Newt Gingrich says the root cause of his failure to qualify for the Virginia primary ballot was a worker who submitted fraudulent signatures.

The former House Speaker, who had enough of his signatures thrown out by the Republican Party of Virginia that he failed to meet the filing rules, told a woman in Algona that what happened in Virginia "was just a mistake."

"We hired somebody who turned in false signatures. We turned in 11,100 -- we needed 10,000 -- 1,500 of them were by one guy who frankly committed fraud," Gingrich said, in a moment captured on camera by CNN.

The Gingrich campaign tells Fox News they are still evaluating their options in Virginia: whether to sue to get on the ballot, which is the strategy Governor Rick Perry’s campaign has taken, or whether to force the Virginia Board of Elections to allow write-ins. The Virginia legislature convenes January 11.

"I would like to be on the ballot or I would like to have the legislature give us the ability to have a write-in campaign," the presidential hopeful told reporters Wednesday morning. "Every poll in Virginia shows me beating Romney in Virginia so I would love to be able to at least have a write-in campaign."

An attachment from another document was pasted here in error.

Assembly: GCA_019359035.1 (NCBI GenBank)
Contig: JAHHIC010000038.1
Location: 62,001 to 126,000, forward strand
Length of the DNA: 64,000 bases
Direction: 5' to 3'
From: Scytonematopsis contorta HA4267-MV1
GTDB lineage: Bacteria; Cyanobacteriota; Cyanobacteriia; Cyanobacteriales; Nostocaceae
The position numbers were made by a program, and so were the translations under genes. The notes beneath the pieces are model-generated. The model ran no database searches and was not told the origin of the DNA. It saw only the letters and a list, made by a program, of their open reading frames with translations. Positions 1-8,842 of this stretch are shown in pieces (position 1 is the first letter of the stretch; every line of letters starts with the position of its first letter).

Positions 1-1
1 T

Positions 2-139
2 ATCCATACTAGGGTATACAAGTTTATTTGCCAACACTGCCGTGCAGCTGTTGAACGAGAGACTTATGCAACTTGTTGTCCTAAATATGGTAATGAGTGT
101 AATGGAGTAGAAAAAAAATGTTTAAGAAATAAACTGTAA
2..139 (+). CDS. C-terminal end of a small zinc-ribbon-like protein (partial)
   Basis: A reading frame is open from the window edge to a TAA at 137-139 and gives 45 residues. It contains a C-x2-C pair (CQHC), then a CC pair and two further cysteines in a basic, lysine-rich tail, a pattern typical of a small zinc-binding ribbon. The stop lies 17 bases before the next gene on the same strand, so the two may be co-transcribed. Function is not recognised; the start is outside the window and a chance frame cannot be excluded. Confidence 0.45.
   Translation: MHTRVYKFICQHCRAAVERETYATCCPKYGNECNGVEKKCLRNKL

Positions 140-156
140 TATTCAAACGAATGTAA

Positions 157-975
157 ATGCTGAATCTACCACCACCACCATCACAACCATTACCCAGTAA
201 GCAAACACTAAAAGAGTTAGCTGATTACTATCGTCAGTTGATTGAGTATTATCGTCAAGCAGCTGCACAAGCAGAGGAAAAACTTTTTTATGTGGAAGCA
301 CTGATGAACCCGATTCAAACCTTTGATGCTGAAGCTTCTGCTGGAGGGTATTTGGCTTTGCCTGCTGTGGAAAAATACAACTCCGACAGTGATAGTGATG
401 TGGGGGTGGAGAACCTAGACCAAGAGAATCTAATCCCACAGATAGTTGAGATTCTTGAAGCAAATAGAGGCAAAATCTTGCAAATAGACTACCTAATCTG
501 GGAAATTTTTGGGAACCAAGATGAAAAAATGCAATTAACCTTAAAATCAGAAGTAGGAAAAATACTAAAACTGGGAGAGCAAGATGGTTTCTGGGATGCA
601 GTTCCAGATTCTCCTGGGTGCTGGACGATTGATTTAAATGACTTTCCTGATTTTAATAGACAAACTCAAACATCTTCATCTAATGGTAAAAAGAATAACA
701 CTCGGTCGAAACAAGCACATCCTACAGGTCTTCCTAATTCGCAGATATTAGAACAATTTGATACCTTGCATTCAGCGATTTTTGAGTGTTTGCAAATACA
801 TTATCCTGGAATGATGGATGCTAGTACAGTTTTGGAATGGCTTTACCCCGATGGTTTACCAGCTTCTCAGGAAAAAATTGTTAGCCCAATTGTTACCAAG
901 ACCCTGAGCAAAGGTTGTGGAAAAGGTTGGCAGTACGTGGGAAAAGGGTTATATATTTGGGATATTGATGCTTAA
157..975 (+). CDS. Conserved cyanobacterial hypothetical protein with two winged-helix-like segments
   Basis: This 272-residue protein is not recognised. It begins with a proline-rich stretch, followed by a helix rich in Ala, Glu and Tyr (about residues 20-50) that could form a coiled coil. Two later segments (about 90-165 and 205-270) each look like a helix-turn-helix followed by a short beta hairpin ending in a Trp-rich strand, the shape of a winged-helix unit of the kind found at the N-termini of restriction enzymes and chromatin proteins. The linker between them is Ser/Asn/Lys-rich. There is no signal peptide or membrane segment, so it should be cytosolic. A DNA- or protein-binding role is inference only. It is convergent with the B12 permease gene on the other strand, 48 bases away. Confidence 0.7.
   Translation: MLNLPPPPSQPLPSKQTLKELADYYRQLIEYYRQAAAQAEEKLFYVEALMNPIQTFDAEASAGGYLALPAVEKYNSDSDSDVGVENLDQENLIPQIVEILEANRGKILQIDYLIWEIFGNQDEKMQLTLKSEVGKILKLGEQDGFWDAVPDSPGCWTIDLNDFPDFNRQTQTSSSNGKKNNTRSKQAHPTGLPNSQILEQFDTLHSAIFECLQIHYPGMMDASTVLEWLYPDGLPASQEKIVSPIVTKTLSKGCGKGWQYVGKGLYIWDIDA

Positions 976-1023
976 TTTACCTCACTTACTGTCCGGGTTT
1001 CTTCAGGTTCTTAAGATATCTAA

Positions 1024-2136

Both Mitt Romney and Ron Paul exceeded the ten thousand signature quota necessary to get on the Virginia primary ballot. Perry and Gingrich both did too, but not beyond the margin of error, and their efforts were tossed out.

The former House Speaker even took a detour from the early primary states last week to rally support in Virginia, where Gingrich pre-emptively announced he had gathered enough signatures necessary, proving -- he argued back then -- that he had the organization needed to win the nomination.

His campaign has confirmed reports that they paid volunteers to gather signatures in states that required large numbers of them; these states were Illinois, Ohio, Tennessee and Indiana, in addition to the state of Virginia.

Fox News Senior Producer Lexi Stemple contributed to this report.